Therefore, in an attempt to reduce my (currently rather large) carbon footprint it seems I need to tear myself away from the temptations of the supermarket and find some alternative providers for the weekly shop .

It seems to me that there are different considerations involved in shopping in a more environmentally friendly way. Sourcing items more locally where possible reduces food miles. Thinking about what we buy, how and where the product was grown and how much processing is involved in making it also has an impact on the environment. As does the type and quantity of packaging that items come in.

In an attempt to buy fresh fruit and vegetables more locally, I have started ordering from a cooperative who sell mainly organic produce which is sourced locally where possible.

Their website is:

They have an online shop so I can still order my shopping at random times of day (or night). This is surprisingly important as I have to fit it in when I get a spare 5 minutes. I say a ‘spare’ 5 minutes although I have come to the conclusion that there is no such thing as a spare 5 minutes when you have two young children! So basically it is extremely useful to be able to shop online as it means I can place the order when I can crowbar 5 minutes into the rest of the day’s activities.

They deliver once a week to a local delivery point from where I can pick the shopping up between certain times on a specified day of the week.

The added benefit of this process is that they only sell fruit and veg when it is in season which means that I am starting to get a bit of a feel for what grows when. I have to confess to having very little awareness of this as the supermarket has lulled me into the false impression that everything grows all year round. It is going to take a little bit of getting used to because we will need to adapt what is on the menu at home to reflect what fresh ingredients are available at different times of year. My cooking does tend to get a little predictable so perhaps this will be a good thing as it may encourage more variety in what we eat as a family.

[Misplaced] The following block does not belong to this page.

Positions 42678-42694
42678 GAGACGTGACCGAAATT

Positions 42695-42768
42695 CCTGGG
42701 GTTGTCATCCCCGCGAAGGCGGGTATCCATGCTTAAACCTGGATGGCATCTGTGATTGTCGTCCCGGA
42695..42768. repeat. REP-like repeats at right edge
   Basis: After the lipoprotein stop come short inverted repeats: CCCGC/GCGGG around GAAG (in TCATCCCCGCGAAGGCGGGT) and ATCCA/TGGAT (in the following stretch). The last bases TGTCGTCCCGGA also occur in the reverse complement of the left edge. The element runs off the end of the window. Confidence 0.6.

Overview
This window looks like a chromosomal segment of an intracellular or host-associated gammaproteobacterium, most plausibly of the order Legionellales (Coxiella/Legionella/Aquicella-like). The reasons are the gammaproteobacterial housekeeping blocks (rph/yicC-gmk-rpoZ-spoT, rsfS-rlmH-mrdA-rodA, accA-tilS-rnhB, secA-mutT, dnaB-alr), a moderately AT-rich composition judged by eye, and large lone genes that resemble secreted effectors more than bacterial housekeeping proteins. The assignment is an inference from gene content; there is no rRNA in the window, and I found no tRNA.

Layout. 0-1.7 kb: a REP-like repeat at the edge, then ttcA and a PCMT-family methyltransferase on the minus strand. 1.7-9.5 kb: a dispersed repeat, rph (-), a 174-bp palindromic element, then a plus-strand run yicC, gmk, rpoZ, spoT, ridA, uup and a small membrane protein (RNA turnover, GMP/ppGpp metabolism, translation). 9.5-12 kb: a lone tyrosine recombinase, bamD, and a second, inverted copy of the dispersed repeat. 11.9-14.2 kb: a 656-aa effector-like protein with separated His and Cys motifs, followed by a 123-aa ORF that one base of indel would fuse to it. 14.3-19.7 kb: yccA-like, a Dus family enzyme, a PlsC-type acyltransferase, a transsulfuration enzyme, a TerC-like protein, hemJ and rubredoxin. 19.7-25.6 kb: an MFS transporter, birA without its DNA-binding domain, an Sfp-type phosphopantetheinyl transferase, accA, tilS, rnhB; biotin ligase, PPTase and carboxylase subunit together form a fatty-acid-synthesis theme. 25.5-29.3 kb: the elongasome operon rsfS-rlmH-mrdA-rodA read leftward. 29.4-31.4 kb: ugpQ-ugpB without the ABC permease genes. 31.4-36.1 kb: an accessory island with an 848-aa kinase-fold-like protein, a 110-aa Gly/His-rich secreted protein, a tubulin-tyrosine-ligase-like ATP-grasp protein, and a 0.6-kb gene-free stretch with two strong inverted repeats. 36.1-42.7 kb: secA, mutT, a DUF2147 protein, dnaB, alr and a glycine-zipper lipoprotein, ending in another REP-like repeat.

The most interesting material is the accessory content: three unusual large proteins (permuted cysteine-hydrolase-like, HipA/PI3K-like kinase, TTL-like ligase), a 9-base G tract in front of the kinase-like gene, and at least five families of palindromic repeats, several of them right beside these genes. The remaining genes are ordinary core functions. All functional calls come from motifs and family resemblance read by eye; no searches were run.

To supplement the fresh fruit and veg I will be buying locally, I am also going to do my first online shop from the Ethical Superstore.

They seem to sell quite a wide range of organic and ethically sourced goods. They appear to stock mainly non perishable goods and the focus is predominantly on the ethics of the goods as the website’s name would suggest. They have a wide range of products to supplement the fresh fruit and veg that I am buying locally. The main disadvantage of this is that it is a national organisation so the things I am buying are not grown/made local to me. The shopping is also delivered by courier which comes with the usual problems of what happens if we are out when they deliver whereas when I ordered from the supermarket I could choose a time slot on a day that was convenient. I think we can work around this – it simply requires a bit more effort and planning.

As well as shopping online from these two websites, I am also going to start to think about what I buy – can I substitute or even stop buying some things altogether if they can’t be sourced in a way that is environmentally friendly? Is it ok to eat things like bananas if they have to be flown in from abroad? Should I feel guilty if I buy things that come in lots of packaging? If processed goods have a greater carbon footprint then how do I cut down on these without creating a lot of extra work at home cooking everything with raw ingredients? Whilst we do already cook with a lot of fresh ingredients, when I start rummaging in the kitchen cupboards it is surprising how many things we use which are processed.

Based on my experiences so far, I definitely think sourcing our family’s shopping in a more environmentally friendly way is going to cost more. I can live with a small increase in cost though if it is likely to be healthier for us as a family and better for the environment.

I just can’t shake the feeling that in 20 years time when my children are grown up they will be asking me why I didn’t do more to stop climate change. When I am feeling less motivated and my enthusiasm for the green journey is waning I remind myself that I will need to be answerable to my children for the way I live my life now. When I think about it like that, I start to feel I am not doing anything like enough to reduce my impact on the environment.

So, as ever, I think it is time to remind myself that this is a journey to becoming more environmentally friendly and that even small steps which feel insignificant are worthwhile if they take me in the right direction.

In all honesty, I won’t be giving up bananas just yet though…